Escaping Hurri-scapes Of Horror

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The people of Dominica would be surprised to hear that they are the subject of political debate in Trinidad. Pelted far beyond the world in which they lived when Maria came calling on the night of Monday September 18th, they now exist in a hurri-scape where the co-ordinates of life are defined by the longitude of desperation and the latitude of survival.

Inside that world, Trinidad and Tobago is not a place. It is the calming presence and quiet authority of Colonel Roger Carter and the 55 members of the Trinidad and Tobago Defence Force who might somehow find them, either by foot or by helicopter, inside this bizarre new landscape concocted out of collapsed mountainsides, broken buildings, twisted steel and fallen forests.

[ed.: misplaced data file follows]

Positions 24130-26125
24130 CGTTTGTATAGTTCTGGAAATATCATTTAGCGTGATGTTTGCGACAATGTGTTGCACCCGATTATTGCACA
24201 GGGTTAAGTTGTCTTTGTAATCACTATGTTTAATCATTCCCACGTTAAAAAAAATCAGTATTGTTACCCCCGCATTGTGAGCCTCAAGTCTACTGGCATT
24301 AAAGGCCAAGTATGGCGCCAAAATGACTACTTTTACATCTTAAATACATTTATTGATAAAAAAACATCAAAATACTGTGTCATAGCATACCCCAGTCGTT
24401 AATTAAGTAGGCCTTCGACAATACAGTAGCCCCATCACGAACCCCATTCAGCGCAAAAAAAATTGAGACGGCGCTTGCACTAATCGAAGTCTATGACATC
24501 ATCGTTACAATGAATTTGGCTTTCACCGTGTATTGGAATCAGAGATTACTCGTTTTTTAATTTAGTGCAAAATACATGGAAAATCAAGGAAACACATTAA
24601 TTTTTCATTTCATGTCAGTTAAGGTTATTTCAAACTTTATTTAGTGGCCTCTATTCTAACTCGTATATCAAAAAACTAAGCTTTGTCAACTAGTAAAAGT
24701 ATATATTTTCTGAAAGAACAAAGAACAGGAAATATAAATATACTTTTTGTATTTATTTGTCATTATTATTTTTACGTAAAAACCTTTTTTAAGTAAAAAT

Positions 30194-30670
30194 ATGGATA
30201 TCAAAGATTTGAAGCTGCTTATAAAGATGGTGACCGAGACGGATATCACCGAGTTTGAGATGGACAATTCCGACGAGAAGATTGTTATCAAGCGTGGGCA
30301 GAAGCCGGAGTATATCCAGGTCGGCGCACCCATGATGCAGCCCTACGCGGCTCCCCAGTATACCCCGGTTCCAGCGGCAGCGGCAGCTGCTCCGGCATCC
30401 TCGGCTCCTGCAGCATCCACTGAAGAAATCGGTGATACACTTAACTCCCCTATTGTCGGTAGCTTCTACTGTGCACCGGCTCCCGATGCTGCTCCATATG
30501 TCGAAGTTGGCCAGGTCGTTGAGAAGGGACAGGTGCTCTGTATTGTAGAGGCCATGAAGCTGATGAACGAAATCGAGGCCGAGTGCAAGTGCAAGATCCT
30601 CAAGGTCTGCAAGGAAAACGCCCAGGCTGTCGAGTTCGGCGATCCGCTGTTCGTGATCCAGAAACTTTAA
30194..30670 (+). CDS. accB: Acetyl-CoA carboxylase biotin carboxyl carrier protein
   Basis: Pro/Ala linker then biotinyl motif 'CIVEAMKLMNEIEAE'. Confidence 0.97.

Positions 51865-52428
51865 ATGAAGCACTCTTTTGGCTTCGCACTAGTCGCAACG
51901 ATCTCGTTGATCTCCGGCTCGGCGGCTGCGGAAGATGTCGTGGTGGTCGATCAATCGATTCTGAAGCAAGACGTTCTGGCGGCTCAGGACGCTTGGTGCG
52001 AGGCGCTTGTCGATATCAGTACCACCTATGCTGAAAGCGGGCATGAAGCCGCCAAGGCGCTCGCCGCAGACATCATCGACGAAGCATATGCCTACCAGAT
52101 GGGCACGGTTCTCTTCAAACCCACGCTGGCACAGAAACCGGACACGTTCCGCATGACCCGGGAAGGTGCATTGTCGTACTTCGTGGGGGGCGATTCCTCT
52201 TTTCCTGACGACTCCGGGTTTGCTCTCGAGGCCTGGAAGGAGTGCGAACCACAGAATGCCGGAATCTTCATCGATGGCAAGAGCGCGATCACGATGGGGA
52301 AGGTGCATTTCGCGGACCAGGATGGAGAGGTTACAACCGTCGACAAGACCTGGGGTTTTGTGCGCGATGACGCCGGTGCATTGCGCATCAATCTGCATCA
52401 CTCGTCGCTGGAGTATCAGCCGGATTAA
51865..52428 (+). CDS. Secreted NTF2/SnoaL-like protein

Overnight, this small island has became a continent to cross. Stranded on the other side of help, their options are to stay put and hope to be found before they are completely lost, or to brave the unknown dangers of an unfamiliar world. If only they can find or be found, their reward will be the water, food, baby milk, medicine, clothes, and the bounty of other things sent with love from T&T and other neighbours of the Caribbean. If the doors of Trinidad and Tobago are now open to Dominicans, most would have no way of knowing, so distant are they from any form of communication.

In Tortola, north of Dominica, where lives and the ordered beauty of that tourist paradise were splintered inside the vortex of Irma’s tornado wind force of close to 200 mph, another TTDF veteran, Colonel Kester Weekes of the Engineer Battalion, is the point person for the Caribbean Disaster Relief Unit (CDRU). Summoned to duty in the cataclysmic double-whammy of Category 5 hurricanes, their task is to impose order and efficiency upon disorder and collapse to save lives and stabilize a nation.